Democracy Now!: EI discusses Palestinian election results

Democracy Now! host Amy Goodman and EI’s Ali Abunimah

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Mahmoud Abbas has claimed victory in the Palestinian presidential elections this weekend. We speak with Ali Abunimah, founder of Electronic Intifada, who says, “Many Palestinians fear this is another setup so when the inevitable failure brought about by Israeli intransigence occurs, this will be another opportunity to blame the Palestinians, and accuse them of missing an opportunity once again.” [includes rush transcript] Mahmoud Abbas has claimed victory in the second-ever Palestinian presidential election in the occupied West Bank, Gaza Strip and East Jerusalem. Though official results will not be released until later today, Abbas, the frontrunner and the chairman of the Palestine Liberation Organization, appeared to receive 65 percent of the vote.

Addressing hundreds of at a rally in the West Bank town of Ramallah, he said: “I present this victory to the soul of Yasser Arafat and present it to our people, to our martyrs and to 11,000 prisoners” in Israeli jails.

International monitors said the ballot appeared to have been fair despite problems with registration, heavy turnout and the turning away of hundreds of voters from a big Israeli-run polling station in East Jerusalem.

The elections commission said that around 70 percent of the 1.28 million registered voters cast their ballots. But Agence France Presse reports that only around 10 percent of the other 700,000 Palestinians who were not on the register but who could still vote by presenting their identity card did so. That would leave the overall turnout among people eligible to vote below 50 percent.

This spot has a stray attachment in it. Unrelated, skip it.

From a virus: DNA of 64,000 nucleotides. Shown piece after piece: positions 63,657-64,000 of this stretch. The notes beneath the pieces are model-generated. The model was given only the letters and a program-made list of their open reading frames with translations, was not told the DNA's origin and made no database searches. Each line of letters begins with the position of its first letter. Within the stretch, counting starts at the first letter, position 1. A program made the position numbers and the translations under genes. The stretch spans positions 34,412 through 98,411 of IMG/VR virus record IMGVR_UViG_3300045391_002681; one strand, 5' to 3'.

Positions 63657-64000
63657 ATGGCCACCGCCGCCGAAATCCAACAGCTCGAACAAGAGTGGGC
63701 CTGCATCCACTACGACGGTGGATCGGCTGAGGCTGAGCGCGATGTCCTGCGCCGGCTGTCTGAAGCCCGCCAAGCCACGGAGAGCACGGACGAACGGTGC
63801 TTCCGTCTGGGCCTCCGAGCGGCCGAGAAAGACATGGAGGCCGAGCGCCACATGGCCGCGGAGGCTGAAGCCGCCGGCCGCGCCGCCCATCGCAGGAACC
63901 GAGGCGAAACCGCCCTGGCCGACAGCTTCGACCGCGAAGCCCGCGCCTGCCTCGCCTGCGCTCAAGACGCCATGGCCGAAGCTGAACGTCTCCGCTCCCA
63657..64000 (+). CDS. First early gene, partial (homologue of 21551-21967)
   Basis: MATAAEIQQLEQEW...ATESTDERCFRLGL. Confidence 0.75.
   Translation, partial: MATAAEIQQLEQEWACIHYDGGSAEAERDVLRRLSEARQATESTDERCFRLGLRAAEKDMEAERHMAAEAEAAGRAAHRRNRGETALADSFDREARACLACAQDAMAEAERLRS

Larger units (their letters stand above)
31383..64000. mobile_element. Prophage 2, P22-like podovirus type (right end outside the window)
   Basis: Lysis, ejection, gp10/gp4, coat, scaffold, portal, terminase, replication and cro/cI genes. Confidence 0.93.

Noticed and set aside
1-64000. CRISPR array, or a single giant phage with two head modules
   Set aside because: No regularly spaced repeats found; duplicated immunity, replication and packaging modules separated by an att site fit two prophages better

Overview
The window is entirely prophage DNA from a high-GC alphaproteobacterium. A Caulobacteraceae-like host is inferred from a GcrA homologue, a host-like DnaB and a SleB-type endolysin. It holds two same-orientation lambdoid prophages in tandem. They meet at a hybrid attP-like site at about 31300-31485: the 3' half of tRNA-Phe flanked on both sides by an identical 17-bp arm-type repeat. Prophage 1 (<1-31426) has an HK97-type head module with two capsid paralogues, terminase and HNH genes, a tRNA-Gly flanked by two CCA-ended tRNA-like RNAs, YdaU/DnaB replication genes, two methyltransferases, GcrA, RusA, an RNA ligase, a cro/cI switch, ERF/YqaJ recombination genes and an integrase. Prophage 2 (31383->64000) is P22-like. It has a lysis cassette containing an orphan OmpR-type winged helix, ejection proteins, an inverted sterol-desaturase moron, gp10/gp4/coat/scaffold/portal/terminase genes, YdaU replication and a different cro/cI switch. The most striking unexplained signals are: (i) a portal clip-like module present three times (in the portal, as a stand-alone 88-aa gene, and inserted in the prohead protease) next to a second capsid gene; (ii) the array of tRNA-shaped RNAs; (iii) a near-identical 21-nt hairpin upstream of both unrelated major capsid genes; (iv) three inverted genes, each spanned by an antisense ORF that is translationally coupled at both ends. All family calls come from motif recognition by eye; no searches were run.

Pro-democracy activist and independent candidate Mustafa Barghouthi came in second with about 20 percent of the votes. At a press conference, Barghouti warned that that Palestinian security forces and others may have cast multiple ballots.

Meanwhile, the militant group Hamas says it will work with Abbas despite previously calling for a boycott of the vote.


AMY GOODMAN: At a news conference, Barghouti warned that Palestinian security forces and others may have cast multiple ballots.

MUSTAFA BARGHOUTI: And so far, until 5:00, or actually until 5:30, maybe, nobody could vote without having their name in the registration lists. After 5:30, the central election commission has informed orally and practice and allowed voting in several election places without being registered in their lists. This means that there is a serious risk that we could have.

AMY GOODMAN: Independent presidential candidate, Dr. Mustafa Barghouti. The militant group, Hamas says it will work with Abbas despite briefly calling for a boycott of the vote. Joining us on the phone is Ali Abunimah the founder of Electronic Intifada.

ALI ABUNIMAH: Thank you, Amy.

AMY GOODMAN: Good to have you us with. Your response to the presidential election.